\ldots,~$n$, while $w@0$, \ldots,~$w@n$ are strings of terminals.
In the corresponding mixfix annotation, the priorities are given separately
as $[p@1,\ldots,p@n]$ and~$p$.  The nonterminal symbols are identified with
types~$\tau$, $\tau@1$, \ldots,~$\tau@n$ respectively, and the production's
effect on nonterminals is expressed as the function type
$[\tau@1, \ldots, \tau@n]\To \tau.$
Finally, the template
$w@0 \;_\; w@1 \;_\; \ldots \;_\; w@n$
describes the strings of terminals.

A simple type is typically declared for each nonterminal symbol.  In
first-order logic, type~$i$ stands for terms and~$o$ for formulae.  Only
the outermost type constructor is taken into account.  For example, any
type of the form $\sigma list$ stands for a list;  productions may refer
to the symbol {\tt list} and will apply to lists of any type.

The symbol associated with a type is called its {\bf root} since it may
serve as the root of a parse tree.  Precisely, the root of $(\tau@1, \dots, \tau@n)ty$ is $ty$, where $\tau@1$, \ldots, $\tau@n$ are types and $ty$ is
a type constructor.  Type infixes are a special case of this; in
particular, the root of $\tau@1 \To \tau@2$ is {\tt fun}.  Finally, the
root of a type variable is {\tt logic}; general productions might
refer to this nonterminal.

Identifying nonterminals with types allows a constant's type to specify
syntax as well.  We can declare the function~$f$ to have type $[\tau@1, \ldots, \tau@n]\To \tau$ and, through a mixfix annotation, specify the
layout of the function's $n$ arguments.  The constant's name, in this
case~$f$, will also serve as the label in the abstract syntax tree.  There
are two exceptions to this treatment of constants:
\begin{enumerate}\index{constants!syntactic}
\item A production need not map directly to a logical function.  In this
case, you must declare a constant whose purpose is purely syntactic.
By convention such constants begin with the symbol~{\tt\at},
ensuring that they can never be written in formulae.

\item A copy production has no associated constant.\index{productions!copy}
\end{enumerate}
but it is convenient, particularly for simple theory extensions.

\subsection{The general mixfix form}
Here is a detailed account of mixfix declarations.  Suppose the following
line occurs within the {\tt consts} section of a {\tt .thy} file:
\begin{center}
{\tt $c$ ::\ "$\sigma$" ("$template$" $ps$ $p$)}
\end{center}
This constant declaration and mixfix annotation are interpreted as follows:
\begin{itemize}\index{productions}
\item The string {\tt $c$} is the name of the constant associated with the
production; unless it is a valid identifier, it must be enclosed in
quotes.  If $c$ is empty (given as~{\tt ""}) then this is a copy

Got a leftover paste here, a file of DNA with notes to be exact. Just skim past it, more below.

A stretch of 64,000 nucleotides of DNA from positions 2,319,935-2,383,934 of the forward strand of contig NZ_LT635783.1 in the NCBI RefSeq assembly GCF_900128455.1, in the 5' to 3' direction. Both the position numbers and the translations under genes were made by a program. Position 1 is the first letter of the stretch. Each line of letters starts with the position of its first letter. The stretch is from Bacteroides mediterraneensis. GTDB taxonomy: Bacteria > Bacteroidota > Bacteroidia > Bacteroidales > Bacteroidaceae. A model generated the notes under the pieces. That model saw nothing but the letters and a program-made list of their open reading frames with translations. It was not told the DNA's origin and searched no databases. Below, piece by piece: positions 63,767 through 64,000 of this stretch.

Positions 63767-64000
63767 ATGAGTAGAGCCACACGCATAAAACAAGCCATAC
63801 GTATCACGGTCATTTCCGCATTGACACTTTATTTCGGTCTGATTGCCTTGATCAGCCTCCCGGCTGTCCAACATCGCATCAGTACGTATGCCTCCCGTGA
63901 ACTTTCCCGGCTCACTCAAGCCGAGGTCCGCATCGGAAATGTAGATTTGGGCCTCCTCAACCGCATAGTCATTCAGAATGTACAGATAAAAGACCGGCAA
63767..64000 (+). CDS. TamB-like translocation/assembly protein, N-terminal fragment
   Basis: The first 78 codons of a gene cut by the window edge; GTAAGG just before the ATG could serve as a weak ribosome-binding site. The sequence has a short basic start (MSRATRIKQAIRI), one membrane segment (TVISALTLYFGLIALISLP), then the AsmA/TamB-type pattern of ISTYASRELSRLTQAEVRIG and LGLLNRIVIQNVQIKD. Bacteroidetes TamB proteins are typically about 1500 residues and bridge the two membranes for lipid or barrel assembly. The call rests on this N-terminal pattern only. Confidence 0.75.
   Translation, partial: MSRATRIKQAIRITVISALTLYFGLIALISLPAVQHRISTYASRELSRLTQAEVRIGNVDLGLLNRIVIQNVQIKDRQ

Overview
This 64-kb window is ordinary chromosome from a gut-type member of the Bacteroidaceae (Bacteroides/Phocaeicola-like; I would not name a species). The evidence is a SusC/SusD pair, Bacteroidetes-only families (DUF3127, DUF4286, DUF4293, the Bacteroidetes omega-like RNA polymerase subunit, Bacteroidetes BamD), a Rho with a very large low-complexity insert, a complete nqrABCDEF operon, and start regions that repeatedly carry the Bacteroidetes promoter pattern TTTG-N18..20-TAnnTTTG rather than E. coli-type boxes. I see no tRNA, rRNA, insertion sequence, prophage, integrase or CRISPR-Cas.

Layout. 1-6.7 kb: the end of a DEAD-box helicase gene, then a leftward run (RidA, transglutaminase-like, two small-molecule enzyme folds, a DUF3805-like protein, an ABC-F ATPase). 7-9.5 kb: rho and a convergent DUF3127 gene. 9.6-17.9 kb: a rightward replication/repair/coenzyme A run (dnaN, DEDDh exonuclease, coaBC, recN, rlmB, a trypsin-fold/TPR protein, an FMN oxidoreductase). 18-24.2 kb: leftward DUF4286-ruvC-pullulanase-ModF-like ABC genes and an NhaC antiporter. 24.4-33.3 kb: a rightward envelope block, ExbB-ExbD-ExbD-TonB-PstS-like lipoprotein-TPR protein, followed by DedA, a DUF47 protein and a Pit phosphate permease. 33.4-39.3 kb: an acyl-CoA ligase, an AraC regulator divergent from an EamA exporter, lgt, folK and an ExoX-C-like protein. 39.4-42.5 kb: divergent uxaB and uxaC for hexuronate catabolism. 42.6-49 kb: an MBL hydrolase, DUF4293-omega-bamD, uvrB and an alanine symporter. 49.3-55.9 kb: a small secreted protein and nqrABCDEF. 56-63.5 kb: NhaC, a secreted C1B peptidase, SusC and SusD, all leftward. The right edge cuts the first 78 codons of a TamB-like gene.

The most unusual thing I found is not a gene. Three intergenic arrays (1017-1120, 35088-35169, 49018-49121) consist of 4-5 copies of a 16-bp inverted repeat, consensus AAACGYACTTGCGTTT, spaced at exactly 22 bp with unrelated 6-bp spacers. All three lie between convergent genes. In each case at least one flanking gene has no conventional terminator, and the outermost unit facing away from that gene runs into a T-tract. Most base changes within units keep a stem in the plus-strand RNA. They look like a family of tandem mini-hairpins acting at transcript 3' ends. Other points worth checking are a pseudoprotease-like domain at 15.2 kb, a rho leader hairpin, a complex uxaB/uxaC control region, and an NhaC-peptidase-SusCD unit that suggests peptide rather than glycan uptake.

production.\index{productions!copy} Otherwise, parsing an instance of the
phrase $template$ generates the \AST{} {\tt ("$c$" $a@1$ $\ldots$
$a@n$)}, where $a@i$ is the \AST{} generated by parsing the $i$-th
argument.

\item The constant $c$, if non-empty, is declared to have type $\sigma$.

\item The string $template$ specifies the right-hand side of
the production.  It has the form
$w@0 \;_\; w@1 \;_\; \ldots \;_\; w@n,$
where each occurrence of {\tt_} denotes an argument position and
the~$w@i$ do not contain~{\tt _}.  (If you want a literal~{\tt _} in
the concrete syntax, you must escape it as described below.)  The $w@i$
may consist of \rmindex{delimiters}, spaces or
\rmindex{pretty printing} annotations (see below).

\item The type $\sigma$ specifies the production's nonterminal symbols
(or name tokens).  If $template$ is of the form above then $\sigma$
must be a function type with at least~$n$ argument positions, say
$\sigma = [\tau@1, \dots, \tau@n] \To \tau$.  Nonterminal symbols are
derived from the types $\tau@1$, \ldots,~$\tau@n$, $\tau$ as described
above.  Any of these may be function types; the corresponding root is
then \tydx{fun}.

\item The optional list~$ps$ may contain at most $n$ integers, say {\tt
[$p@1$, $\ldots$, $p@m$]}, where $p@i$ is the minimal
priority\indexbold{priorities} required of any phrase that may appear
as the $i$-th argument.  Missing priorities default to~0.

\item The integer $p$ is the priority of this production.  If omitted, it
defaults to the maximal priority.
Priorities range between 0 and \ttindexbold{max_pri} (= 1000).
\end{itemize}
%
The declaration {\tt $c$ ::\ "$\sigma$" ("$template$")} specifies no
priorities.  The resulting production puts no priority constraints on any
of its arguments and has maximal priority itself.  Omitting priorities in
this manner will introduce syntactic ambiguities unless the production's
right-hand side is fully bracketed, as in \verb|"if _ then _ else _ fi"|.

Omitting the mixfix annotation completely, as in {\tt $c$ ::\ "$\sigma$"},
is sensible only if~$c$ is an identifier.  Otherwise you will be unable to
write terms involving~$c$.

\begin{warn}
Theories must sometimes declare types for purely syntactic purposes.  One
example is \tydx{type}, the built-in type of types.  This is a type of
all types' in the syntactic sense only.  Do not declare such types under
{\tt arities} as belonging to class {\tt logic}\index{*logic class}, for
that would allow their use in arbitrary Isabelle
expressions~(\S\ref{logical-types}).
\end{warn}

\subsection{Example: arithmetic expressions}
\index{examples!of mixfix declarations}
This theory specification contains a {\tt consts} section with mixfix
declarations encoding the priority grammar from
\S\ref{sec:priority_grammars}:
\begin{ttbox}
EXP = Pure +
types
exp
arities
exp :: logic
consts
"0" :: "exp"                ("0"      9)
"+" :: "[exp, exp] => exp"  ("_ + _"  [0, 1] 0)
"*" :: "[exp, exp] => exp"  ("_ * _"  [3, 2] 2)
"-" :: "exp => exp"         ("- _"     3)
end
\end{ttbox}
The {\tt arities} declaration causes {\tt exp} to be added as a new root.
If you put this into a file {\tt EXP.thy} and load it via {\tt
use_thy "EXP"}, you can run some tests:
\begin{ttbox}
val read_exp = Syntax.test_read (syn_of EXP.thy) "exp";
{\out val it = fn : string -> unit}
read_exp "0 * 0 * 0 * 0 + 0 + 0 + 0";
{\out tokens: "0" "*" "0" "*" "0" "*" "0" "+" "0" "+" "0" "+" "0"}
{\out raw: ("+" ("+" ("+" ("*" "0" ("*" "0" ("*" "0" "0"))) "0") "0") "0")}
{\out \vdots}
read_exp "0 + - 0 + 0";
{\out tokens: "0" "+" "-" "0" "+" "0"}
{\out raw: ("+" ("+" "0" ("-" "0")) "0")}
{\out \vdots}
\end{ttbox}